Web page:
Only brutal punishment and prolonged, grinding misery could dislodge my stubborn heart, so entrenched in its dismal view of the world. Of humanity. For that matter, I didn’t even value my own humanity and connection to other humans until I grew as outwardly inhuman as I’d allowed my insides to become.
What a pitiful fool I’ve been. What a blind, stubborn fool! That admission didn’t provoke the shame I expected. I felt only elation. A sudden unburdening, the shackles on my heart finally cast off. I felt…free. So I got up, meaning to join the others dancing around the fire.
Eel mouth grabbed my wrist. When I looked back in confusion, wondering if he intended to come with me, he instead dropped a bombshell. “I know where the shaft is.” I met his gaze, now trembling, unsure if he could possibly mean what I thought.
He did. “We found it during a raid, not long after you left. It looked awfully familiar to me. Everything was much more advanced, you know. Further along. But then, I was taken from Earth some centuries back. It certainly matched details I remembered from your description though, I can lead you right to it.”
I should’ve leapt at the chance. But something within me, something new, held me back. I was in no hurry to leave just then. Surrounded by friends, feasting, dancing and song. If I left now, I thought, what will I be leaving to?
A world which reviles me as a monster. Where I don’t know anyone and never wanted to. A world where I’ve already burned every bridge, and a community to which I am now as alien as they always were to me.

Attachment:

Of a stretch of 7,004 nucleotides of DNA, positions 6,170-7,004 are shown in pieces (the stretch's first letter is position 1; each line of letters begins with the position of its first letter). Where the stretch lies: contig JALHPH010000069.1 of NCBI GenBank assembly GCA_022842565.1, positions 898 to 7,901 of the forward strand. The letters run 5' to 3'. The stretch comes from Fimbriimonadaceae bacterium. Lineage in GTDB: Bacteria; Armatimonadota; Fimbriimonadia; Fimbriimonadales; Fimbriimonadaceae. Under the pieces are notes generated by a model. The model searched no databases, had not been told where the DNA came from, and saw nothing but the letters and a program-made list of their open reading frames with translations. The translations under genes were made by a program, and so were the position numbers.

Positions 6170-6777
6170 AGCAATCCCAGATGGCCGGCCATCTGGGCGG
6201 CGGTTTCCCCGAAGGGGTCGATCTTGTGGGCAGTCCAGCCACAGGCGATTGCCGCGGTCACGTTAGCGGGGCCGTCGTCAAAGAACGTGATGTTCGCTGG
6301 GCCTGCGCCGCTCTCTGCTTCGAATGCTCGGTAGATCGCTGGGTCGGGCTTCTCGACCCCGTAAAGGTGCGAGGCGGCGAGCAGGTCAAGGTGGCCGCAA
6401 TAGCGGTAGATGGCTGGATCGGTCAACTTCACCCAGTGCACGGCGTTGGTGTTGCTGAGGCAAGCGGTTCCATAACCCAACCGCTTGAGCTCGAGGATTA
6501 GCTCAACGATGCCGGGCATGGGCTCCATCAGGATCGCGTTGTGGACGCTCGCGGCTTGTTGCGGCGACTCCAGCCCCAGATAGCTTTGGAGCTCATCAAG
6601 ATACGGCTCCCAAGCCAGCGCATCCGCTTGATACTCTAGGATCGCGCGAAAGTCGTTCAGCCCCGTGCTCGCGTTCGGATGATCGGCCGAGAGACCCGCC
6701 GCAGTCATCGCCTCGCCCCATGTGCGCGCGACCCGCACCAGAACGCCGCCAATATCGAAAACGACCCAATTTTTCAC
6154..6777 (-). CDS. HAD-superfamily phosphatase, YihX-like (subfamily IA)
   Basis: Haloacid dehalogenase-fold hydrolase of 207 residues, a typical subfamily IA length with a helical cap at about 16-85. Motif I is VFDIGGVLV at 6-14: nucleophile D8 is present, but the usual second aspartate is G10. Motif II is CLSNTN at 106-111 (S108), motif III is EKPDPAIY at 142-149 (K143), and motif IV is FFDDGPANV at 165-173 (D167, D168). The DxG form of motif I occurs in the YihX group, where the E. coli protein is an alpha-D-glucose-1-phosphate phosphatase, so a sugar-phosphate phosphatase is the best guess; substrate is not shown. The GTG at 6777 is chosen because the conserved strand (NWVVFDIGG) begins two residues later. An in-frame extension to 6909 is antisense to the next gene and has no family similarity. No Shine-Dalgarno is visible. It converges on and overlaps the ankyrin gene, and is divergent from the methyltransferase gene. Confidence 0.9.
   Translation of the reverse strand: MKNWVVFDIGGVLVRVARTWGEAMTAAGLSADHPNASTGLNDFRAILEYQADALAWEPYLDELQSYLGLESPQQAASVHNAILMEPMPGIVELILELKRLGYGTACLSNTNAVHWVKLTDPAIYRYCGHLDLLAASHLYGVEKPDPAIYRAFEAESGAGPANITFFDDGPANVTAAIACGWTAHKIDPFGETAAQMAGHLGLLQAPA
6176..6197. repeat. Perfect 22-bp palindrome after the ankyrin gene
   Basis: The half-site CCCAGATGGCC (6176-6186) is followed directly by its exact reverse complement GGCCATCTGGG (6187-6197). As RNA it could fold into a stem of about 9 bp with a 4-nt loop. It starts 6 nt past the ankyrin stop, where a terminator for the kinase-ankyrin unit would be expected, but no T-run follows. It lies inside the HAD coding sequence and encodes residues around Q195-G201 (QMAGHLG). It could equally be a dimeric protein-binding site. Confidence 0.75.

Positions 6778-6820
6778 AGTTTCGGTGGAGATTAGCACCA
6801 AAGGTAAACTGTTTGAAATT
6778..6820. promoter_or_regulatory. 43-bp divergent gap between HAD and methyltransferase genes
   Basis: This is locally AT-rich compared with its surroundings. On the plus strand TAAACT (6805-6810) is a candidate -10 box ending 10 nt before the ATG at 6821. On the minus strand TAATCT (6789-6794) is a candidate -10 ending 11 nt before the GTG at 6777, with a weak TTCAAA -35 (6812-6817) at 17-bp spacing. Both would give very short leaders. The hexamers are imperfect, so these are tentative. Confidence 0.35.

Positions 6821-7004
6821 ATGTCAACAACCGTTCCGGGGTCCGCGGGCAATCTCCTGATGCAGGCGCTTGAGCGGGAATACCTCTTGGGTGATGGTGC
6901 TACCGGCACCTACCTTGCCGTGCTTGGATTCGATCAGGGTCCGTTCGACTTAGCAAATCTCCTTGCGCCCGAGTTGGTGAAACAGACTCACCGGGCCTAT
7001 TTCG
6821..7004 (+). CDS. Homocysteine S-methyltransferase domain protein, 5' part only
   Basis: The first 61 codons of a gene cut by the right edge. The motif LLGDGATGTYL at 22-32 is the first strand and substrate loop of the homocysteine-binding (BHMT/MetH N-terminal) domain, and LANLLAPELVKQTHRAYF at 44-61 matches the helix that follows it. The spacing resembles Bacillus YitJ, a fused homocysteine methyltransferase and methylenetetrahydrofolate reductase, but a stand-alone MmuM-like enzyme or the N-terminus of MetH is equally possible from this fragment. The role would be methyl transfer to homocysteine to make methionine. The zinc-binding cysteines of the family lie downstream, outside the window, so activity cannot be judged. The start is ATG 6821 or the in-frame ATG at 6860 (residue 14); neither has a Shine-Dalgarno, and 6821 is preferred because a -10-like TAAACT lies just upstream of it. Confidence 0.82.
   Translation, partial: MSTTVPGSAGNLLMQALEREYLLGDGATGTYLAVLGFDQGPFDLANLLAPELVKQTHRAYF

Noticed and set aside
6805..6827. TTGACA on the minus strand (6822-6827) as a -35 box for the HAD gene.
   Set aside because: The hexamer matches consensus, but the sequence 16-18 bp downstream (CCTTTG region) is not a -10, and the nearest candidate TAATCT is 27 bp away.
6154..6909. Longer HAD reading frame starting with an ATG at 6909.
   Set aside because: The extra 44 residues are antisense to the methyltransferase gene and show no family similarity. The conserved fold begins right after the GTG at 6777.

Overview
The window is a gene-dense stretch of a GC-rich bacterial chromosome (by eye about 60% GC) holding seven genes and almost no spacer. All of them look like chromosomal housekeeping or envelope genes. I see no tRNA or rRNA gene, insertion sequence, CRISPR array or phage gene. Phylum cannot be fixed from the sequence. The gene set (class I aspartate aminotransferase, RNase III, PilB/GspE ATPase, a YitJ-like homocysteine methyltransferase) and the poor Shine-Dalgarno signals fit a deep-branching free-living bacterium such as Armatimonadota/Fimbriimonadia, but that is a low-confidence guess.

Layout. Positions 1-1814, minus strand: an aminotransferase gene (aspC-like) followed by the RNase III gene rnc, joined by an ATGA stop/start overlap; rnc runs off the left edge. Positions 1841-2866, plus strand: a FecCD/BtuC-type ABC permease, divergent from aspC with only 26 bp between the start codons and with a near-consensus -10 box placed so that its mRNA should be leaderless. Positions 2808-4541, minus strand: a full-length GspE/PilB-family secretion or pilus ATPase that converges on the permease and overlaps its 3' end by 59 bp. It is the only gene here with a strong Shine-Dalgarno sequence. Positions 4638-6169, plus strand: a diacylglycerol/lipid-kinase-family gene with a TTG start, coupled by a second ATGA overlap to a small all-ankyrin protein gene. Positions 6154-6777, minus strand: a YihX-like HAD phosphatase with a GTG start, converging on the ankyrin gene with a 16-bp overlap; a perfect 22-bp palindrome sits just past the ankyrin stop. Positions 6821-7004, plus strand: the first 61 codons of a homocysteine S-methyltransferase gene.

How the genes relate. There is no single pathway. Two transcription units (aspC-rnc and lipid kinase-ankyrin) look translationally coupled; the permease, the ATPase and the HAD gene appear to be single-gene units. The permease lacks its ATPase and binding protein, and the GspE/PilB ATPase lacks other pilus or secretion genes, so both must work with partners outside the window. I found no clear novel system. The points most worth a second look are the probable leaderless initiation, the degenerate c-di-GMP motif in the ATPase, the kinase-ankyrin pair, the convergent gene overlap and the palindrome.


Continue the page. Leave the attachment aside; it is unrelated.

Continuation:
Still, there was my family to think about. I at least wanted them to know I was alright. I partied with the others well into the evening, and spent the night in the same tent I was given before. Could I really leave this place, I wondered. This place, and these people.
You can indeed become comfortable at the bottom of a deep, dark pit. You just have to belong there. But if you can find belonging in such a place, isn’t that good enough? Isn’t that what’s truly important, what so many spend their lives in search of? Wandering through a cold, dark abyss, a world every bit as strange and hostile as this one, hoping to find some measure of warmth?
It’s so bizarre down here. But home can look like anything! Often how you least expect it to. Home isn’t a place, after all, it’s people. Or even grotesque, mutated monstrosities, so long as you accept each other.
The more I dwelled on it, the more difficult a decision it became. But in the end, even after sleeping on it, I decided I couldn’t make it by myself. I still had connections to my old life, people who care about me back on the surface that I couldn’t ignore.
So it was that upon sharing my story with the others over breakfast, and packing for the journey, I once again set off from the village. Wondering, as I did so, if I wasn’t making as terrible a mistake this time as it was before. Having Eel mouth with me afforded a degree of comfort.
The mounts we chose were docile enough. Agile too. I was obsessively careful this time to scan my surroundings for any trace of danger. If I were to be shot down again… but no airships appeared. No floating, bioluminescent mass of sharpened tendrils.
All in all, an uneventful flight. Eel mouth set down on the pillar rim first, then I followed suit. Sensing my anxiety, Eel mouth handed me a short sword. “I don’t expect you’ll need it” he assured me.
I didn’t. We rode our mounts to the black pool without incident. I half expected the others to still be there. Instead, it was crawling with bugs. I looked to Eel mouth for explanation. “They raid the surface just as we do. The tunnels only reliably stay open for the bugs anyway, so we often time our raids close to theirs.”
Stay Tuned for Part 25!